A new advisory will be issued when conditions warrant or within 72 hours.
A General Advisory is in effect for Tuckerman Ravine. You will need to do your own snow stability assessments. A general advisory for Tuckerman will be in effect until complete melt out later this spring/summer. We are no longer monitoring conditions in Huntington Ravine.
Wednesday will start with fairly clear skies, but an approaching cold front will bring moisture to the mountains late in the day. As is usual this time of the year, fog will come in along with rain overnight into Thursday. A chance of showers will persist on Thursday before improving for Friday with a mixture of sun and clouds expected. With cold temperatures likely over the next few mornings anticipate hard snow surfaces. As an example, Wednesday morning’s mercury is only 20F on the summit with the Ravine temperatures just below freezing. Be sure to look at the Mount Washington Observatory summit forecast at Pinkham Notch before heading up the mountain.
FALLING ICE. Over the years many people have been severely injured or killed by falling ice in Tuckerman. The most hazardous locations are in the center and right side of the ravine, including Lunch Rocks, the Sluice, and under the Lip-Center Bowl area. Warm weather and rain increase the potential for icefall to occur. Avoid spending time in high risk areas such as under the headwall or at Lunch Rocks.
CREVASSES AND WATERFALL HOLES. These are growing larger in many locations, the most dangerous locations are in the Lip and Center Bowl. Give them plenty of room, since they are often much larger beneath the surface than what you can see from above and can be much deeper than you might expect. Breaking through weak snow into one of these could be fatal for you or someone in your group. Give these areas plenty of room when hiking up or skiing down.
UNDERMINED SNOW. As the snowpack continues to get thinner, this problem gets worse. It is most prominent in places where there is flowing water beneath the snowpack, which includes most of the gullies. While the snow may appear thick and strong on top beware that the snow may be bridging this hazard. When in doubt probe aggressively with a ski pole or ice axe. If you see small holes in the snow or near large rocks, realize there may be large open spaces under the surface.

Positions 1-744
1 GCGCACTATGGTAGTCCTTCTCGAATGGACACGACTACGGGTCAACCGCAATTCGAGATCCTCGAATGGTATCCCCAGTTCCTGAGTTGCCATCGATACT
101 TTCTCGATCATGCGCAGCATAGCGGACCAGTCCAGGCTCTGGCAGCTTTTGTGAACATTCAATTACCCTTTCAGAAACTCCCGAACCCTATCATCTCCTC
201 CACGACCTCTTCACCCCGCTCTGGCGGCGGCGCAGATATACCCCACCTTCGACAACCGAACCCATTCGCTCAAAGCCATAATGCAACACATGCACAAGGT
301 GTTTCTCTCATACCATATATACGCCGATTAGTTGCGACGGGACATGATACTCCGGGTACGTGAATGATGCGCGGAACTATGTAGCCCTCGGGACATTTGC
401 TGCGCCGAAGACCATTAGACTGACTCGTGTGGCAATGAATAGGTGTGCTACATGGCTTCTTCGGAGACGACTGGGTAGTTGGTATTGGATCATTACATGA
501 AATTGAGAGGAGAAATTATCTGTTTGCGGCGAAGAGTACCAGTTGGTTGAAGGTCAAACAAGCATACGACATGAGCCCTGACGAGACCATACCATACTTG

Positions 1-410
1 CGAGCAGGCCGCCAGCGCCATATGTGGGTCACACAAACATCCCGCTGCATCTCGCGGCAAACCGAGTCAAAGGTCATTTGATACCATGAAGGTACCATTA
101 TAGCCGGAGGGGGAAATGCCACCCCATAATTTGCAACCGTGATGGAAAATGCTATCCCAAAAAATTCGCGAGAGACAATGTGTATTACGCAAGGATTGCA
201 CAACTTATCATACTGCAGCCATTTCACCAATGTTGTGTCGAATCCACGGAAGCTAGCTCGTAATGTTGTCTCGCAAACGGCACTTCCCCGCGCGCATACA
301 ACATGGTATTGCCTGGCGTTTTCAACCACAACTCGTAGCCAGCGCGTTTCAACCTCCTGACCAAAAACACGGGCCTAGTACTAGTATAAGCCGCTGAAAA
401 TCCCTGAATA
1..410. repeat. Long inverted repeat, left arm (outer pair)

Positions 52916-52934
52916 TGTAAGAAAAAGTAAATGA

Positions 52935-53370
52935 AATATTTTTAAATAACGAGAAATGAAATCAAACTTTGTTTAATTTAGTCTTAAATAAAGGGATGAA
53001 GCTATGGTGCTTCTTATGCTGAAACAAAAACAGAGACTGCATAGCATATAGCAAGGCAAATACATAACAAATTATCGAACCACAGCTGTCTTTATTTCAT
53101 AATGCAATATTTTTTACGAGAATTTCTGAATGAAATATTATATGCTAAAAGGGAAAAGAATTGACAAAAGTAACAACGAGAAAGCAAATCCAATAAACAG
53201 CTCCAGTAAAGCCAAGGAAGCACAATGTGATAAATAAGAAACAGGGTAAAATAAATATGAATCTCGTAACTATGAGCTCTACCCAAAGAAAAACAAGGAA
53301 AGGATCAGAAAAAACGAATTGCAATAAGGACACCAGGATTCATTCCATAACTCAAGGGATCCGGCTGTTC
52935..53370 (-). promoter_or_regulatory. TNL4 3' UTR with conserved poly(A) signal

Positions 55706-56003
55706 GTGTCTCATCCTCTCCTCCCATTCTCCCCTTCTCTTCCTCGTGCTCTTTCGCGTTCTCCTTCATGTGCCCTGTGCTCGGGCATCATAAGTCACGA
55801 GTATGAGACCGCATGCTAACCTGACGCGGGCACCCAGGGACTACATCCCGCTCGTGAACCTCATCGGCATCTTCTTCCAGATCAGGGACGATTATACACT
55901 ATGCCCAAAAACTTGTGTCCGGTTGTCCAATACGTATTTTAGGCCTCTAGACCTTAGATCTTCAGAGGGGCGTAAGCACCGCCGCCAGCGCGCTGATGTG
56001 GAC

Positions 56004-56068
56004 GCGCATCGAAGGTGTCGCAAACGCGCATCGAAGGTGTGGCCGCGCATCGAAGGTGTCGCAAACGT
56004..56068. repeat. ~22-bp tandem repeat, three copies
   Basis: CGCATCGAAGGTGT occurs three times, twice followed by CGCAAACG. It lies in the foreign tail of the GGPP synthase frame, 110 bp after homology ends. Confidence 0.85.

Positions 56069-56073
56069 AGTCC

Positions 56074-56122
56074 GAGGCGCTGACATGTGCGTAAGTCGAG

SHORT RUNOUTS. As snow begins melting uphill pay close attention to your runouts and what you may run into if you fall. Even a fall down low can be unfortunate when the snowline ends on a 35 degree slope. Pick your routes with this in mind.
A SECTION OF THE TUCKERMAN RAVINE TRAIL IS NOW CLOSED TO ALL USE. This section extends from Lunch Rocks at the floor of the Ravine to the top of the Headwall where it meets the Alpine Garden Trail. This includes no skiing or riding through the Lip area. Only this section of the trail is closed. This annual closure is due to the magnitude of the crevasses and undermining, and the severe consequences of a fall in this area.
Attention aux randonneurs! Une section du sentier du Tuckerman Ravine est présentement fermé à toutes les activités. Cette section est située entre Lunch Rocks et le sommet du Headwall jusqu’où ce dernier rejoint le sentier du Alpine Garden. Cette fermeture inclut également toute activité de descente dans le secteur du Lip. Seulement cette section du sentier est fermé. Cette fermeture annuelle est due à l’ampleur des crevasses et à la gravité qu’occasionnerait une chute dans ce secteur.
Safe travel in avalanche terrain requires training and experience. This advisory is just one tool to help you make your own decisions in avalanche terrain. You control your own risk by choosing where, when, and how you travel.
For more information contact the Forest Service Snow Rangers or the AMC at Pinkham Notch Visitor Center or Hermit Lake Shelters. Issued Wednesday May 15 2013. A new advisory will be issued when conditions warrant.
Christopher Joosen, Snow Ranger
USDA Forest Service
White Mountain National Forest
(603) 466-2713 TTY (603) 466-2856